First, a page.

Charles Correa Foundation has recently released several snippets of ‘You & Your Neighbourhood’, Charles Correa’s 1955 Master Thesis at MIT, an animation film for which the architect was scriptwriter, animator, photographer and director. The thesis put forward the idea of a participatory process for the betterment of neighbourhoods, with a strong emphasis on creating a framework for improving urban conditions in a bottom-up approach.
The short pieces of film bear the atmosphere of the 50s cinematography and illustrate the efficiency of this medium when it comes to conveying urban design ideas in laymen terms. The videos briefly touch on questions such as Why do neighbourhoods fall into disrepair? or How can urban sprawl be contained?. The pieces of Charles Correa’s Master Thesis were brought forward in light of the Foundation’s fourth edition of Z-AXIS, a biennial conference which will take place in September, around the same topic: “You and Your Neighborhood”. With this occasion, the themes underlined by the Indian architect’s thesis will be explored further, through a series of lectures on how to uplift and improve neighbourhoods and through a design competition following the event.
Throughout his life, Correa was a well-known critic of modern cities and their design, having voiced concerns over the uncontrollable growth of Indian cities. The architect was also a fervent activist for the improvement of life and housing in cities, themes which the Charles Correa Foundation continues to address. Charles Correa Foundation was born at the initiative of Charles Correa to support architectural, urban design, and community-based projects that improve the human settlements in India. The organization aims to identify ideas with potential and shape them into tangible projects that can be pitched to authorities and stakeholders.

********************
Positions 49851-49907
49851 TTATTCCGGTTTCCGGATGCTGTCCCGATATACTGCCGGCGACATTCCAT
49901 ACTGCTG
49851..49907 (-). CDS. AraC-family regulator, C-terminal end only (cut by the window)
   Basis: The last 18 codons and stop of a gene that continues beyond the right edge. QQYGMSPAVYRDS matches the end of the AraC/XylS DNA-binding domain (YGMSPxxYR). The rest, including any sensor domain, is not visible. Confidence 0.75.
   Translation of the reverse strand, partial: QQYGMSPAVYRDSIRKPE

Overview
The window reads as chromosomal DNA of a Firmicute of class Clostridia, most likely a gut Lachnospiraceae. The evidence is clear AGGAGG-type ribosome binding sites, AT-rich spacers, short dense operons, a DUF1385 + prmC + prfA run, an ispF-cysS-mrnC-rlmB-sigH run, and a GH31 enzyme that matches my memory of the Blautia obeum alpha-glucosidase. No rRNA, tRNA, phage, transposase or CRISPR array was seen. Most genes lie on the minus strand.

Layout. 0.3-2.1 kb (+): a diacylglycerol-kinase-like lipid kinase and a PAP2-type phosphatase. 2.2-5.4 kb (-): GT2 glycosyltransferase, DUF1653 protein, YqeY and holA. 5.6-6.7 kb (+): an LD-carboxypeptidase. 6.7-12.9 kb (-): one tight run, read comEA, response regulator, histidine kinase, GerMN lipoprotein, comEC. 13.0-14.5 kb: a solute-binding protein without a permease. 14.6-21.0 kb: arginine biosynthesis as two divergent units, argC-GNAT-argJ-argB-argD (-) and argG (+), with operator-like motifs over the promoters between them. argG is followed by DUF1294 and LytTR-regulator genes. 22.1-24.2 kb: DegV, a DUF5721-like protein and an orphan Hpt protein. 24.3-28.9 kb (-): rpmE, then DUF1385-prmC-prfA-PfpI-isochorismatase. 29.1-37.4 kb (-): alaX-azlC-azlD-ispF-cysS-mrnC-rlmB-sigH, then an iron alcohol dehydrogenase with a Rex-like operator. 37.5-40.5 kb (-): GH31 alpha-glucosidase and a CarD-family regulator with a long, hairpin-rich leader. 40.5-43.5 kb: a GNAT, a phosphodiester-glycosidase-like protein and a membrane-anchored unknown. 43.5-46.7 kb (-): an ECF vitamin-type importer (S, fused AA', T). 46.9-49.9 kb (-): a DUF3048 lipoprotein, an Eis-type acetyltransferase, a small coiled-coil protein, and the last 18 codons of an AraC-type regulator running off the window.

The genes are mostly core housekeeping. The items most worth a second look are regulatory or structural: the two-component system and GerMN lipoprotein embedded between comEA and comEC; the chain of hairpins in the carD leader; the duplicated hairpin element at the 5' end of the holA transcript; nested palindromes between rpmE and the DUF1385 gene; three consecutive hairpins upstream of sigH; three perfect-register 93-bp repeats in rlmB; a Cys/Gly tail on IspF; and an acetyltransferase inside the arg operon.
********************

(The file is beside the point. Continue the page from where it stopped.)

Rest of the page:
Renowned architect and urban planner, Charles Correa was a pivotal figure for Indian architecture, having contributed to the shaping of an original, local architectural expression, through a blend of modernity and vernacular. Throughout his career spanning more than five decades, Correa designed an array of projects that reframed Indian architectural values, ranging from urban planning schemes like Navi Mumbai (New Bombay) to residential projects like the famous Belapur incremental housing project. His international work includes The Brain and Cognitive Sciences Center at MIT, the Ismaili Centre in Toronto, and the Champalimaud Centre for the Unknown in Lisbon. Correa’s extensive body of work earned him numerous accolades, among which the RIBA Gold Medal in 1984, the Praemium Imperiale in 1994, and the 7th Aga Khan Award for Architecture in 1998.
To learn more about the Z-AXIS virtual conference, visit the Foundation’s page and for a more comprehensive image of Charles Correa’s body of work, read Rohan Varma’s article on the architect’s life and architecture.
This article was originally posted in Archdaily on 14 August 2020. Retrieved from the original here.